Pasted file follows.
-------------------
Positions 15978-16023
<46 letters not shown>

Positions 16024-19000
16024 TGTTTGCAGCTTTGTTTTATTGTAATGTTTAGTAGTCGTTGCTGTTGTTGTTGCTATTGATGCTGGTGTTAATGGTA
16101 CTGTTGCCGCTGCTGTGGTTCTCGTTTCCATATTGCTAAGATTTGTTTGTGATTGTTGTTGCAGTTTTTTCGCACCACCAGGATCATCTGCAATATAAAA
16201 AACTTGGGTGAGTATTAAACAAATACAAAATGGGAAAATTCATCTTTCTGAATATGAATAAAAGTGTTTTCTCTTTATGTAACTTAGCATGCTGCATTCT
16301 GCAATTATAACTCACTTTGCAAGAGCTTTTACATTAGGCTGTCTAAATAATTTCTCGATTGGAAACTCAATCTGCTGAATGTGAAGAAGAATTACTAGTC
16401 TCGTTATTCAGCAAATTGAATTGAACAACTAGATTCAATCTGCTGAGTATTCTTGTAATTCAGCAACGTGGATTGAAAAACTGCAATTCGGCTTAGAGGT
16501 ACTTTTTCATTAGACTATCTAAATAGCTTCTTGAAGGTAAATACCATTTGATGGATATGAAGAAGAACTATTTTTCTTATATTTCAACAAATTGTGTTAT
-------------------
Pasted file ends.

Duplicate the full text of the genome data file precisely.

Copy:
Positions 15978-16023
<46 letters not shown>

Positions 16024-19000
16024 TGTTTGCAGCTTTGTTTTATTGTAATGTTTAGTAGTCGTTGCTGTTGTTGTTGCTATTGATGCTGGTGTTAATGGTA
16101 CTGTTGCCGCTGCTGTGGTTCTCGTTTCCATATTGCTAAGATTTGTTTGTGATTGTTGTTGCAGTTTTTTCGCACCACCAGGATCATCTGCAATATAAAA
16201 AACTTGGGTGAGTATTAAACAAATACAAAATGGGAAAATTCATCTTTCTGAATATGAATAAAAGTGTTTTCTCTTTATGTAACTTAGCATGCTGCATTCT
16301 GCAATTATAACTCACTTTGCAAGAGCTTTTACATTAGGCTGTCTAAATAATTTCTCGATTGGAAACTCAATCTGCTGAATGTGAAGAAGAATTACTAGTC
16401 TCGTTATTCAGCAAATTGAATTGAACAACTAGATTCAATCTGCTGAGTATTCTTGTAATTCAGCAACGTGGATTGAAAAACTGCAATTCGGCTTAGAGGT
16501 ACTTTTTCATTAGACTATCTAAATAGCTTCTTGAAGGTAAATACCATTTGATGGATATGAAGAAGAACTATTTTTCTTATATTTCAACAAATTGTGTTAT